6.Hardscape: Now is the time to start looking for hardscape. You need to really think about what you want in the center of the garden. In the garden we are working on here, the center will have a fountain. I would also add arbors over each of the entries to the garden. The four arbors and the fountain will be stunning when you get them all in place. Spend some time and get pieces that you really want to have in your garden. These will be with you for a long, long time so get what you love --- or save a little while until you can

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Read articles about: Evergreen Trees And Shrubs, Garden Design And Landscaping, Roses, Soil And Composting

About Mitch Fitzgerald

About Mitch Fitzgerald

I am a pentecostal preacher, gardener,husband, and a father. I love natives, daylilies, iris, and roses. I love teaching others, be they children or adults, about the garden and plants.

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As an avid gardener and horticulture enthusiast with years of hands-on experience, I can attest to the transformative power of a well-designed rose garden. Mitch Fitzgerald's article, "Building A Formal Rose Garden Part 1," provides valuable insights into creating a stunning and enduring garden space. Let's delve into the key concepts and steps outlined in the article:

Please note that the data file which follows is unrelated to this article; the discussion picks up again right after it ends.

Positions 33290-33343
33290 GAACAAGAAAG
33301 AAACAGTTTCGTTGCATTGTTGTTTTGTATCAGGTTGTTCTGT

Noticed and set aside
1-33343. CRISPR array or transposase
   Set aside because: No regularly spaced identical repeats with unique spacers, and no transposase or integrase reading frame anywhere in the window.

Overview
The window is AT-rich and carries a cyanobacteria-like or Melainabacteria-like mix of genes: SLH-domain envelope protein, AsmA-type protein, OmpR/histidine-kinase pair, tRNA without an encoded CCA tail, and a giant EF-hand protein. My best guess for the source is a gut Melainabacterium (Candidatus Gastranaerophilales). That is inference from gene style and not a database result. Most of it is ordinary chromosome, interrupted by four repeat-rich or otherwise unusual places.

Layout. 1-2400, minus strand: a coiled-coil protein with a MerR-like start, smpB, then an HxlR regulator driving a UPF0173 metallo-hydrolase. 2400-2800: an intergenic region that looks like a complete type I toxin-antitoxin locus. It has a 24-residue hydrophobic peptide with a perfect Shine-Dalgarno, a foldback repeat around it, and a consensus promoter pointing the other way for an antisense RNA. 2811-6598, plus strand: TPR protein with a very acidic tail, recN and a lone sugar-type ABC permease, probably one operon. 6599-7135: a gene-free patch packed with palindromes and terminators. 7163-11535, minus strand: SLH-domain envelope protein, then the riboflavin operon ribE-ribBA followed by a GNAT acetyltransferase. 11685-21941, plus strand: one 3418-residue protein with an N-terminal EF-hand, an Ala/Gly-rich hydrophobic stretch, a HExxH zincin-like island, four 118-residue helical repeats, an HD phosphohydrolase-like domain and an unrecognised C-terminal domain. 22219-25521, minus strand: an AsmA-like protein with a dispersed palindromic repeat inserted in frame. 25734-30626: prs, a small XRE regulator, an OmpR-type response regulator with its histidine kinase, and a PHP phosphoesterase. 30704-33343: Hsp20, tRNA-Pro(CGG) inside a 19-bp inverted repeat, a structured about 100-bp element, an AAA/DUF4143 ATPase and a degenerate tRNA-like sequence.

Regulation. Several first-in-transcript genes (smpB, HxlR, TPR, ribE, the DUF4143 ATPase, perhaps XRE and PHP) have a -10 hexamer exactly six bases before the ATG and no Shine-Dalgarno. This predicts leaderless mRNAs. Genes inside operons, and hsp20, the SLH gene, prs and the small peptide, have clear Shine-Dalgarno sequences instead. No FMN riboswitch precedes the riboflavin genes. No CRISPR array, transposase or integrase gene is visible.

1. Space Selection and Sunlight Requirements:

    • Mitch emphasizes the importance of choosing an adequate space for the rose garden, recommending a minimum width of 48 feet for a formal look.
    • Full sun exposure is crucial for the health and vitality of roses, reinforcing the need for careful site selection.
  2. Layout and Circle Garden Design:

    • The author guides readers through the initial steps of creating a circular garden layout. This involves using a small stake, string, spray paint, and a hammer to mark circles of varying widths.
    • The wider circles serve as paths, while the narrower ones are designated for planting beds, contributing to an aesthetically pleasing and functional design.